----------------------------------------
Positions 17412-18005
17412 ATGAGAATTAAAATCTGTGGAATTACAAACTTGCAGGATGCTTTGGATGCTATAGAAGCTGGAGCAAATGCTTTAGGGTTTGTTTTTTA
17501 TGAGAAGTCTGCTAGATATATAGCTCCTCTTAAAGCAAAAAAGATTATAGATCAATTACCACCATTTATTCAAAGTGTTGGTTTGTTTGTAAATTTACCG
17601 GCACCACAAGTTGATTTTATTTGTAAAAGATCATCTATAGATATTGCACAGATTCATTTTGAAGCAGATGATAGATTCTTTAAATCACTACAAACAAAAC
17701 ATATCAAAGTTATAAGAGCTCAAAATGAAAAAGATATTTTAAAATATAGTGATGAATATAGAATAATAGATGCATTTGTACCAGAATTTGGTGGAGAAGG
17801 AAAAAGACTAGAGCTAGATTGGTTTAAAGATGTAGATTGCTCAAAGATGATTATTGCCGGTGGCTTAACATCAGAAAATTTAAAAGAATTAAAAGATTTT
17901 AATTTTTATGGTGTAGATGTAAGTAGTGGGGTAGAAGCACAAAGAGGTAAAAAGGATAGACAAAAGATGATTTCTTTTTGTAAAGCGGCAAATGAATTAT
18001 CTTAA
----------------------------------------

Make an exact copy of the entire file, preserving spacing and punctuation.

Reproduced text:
Positions 17412-18005
17412 ATGAGAATTAAAATCTGTGGAATTACAAACTTGCAGGATGCTTTGGATGCTATAGAAGCTGGAGCAAATGCTTTAGGGTTTGTTTTTTA
17501 TGAGAAGTCTGCTAGATATATAGCTCCTCTTAAAGCAAAAAAGATTATAGATCAATTACCACCATTTATTCAAAGTGTTGGTTTGTTTGTAAATTTACCG
17601 GCACCACAAGTTGATTTTATTTGTAAAAGATCATCTATAGATATTGCACAGATTCATTTTGAAGCAGATGATAGATTCTTTAAATCACTACAAACAAAAC
17701 ATATCAAAGTTATAAGAGCTCAAAATGAAAAAGATATTTTAAAATATAGTGATGAATATAGAATAATAGATGCATTTGTACCAGAATTTGGTGGAGAAGG
17801 AAAAAGACTAGAGCTAGATTGGTTTAAAGATGTAGATTGCTCAAAGATGATTATTGCCGGTGGCTTAACATCAGAAAATTTAAAAGAATTAAAAGATTTT
17901 AATTTTTATGGTGTAGATGTAAGTAGTGGGGTAGAAGCACAAAGAGGTAAAAAGGATAGACAAAAGATGATTTCTTTTTGTAAAGCGGCAAATGAATTAT
18001 CTTAA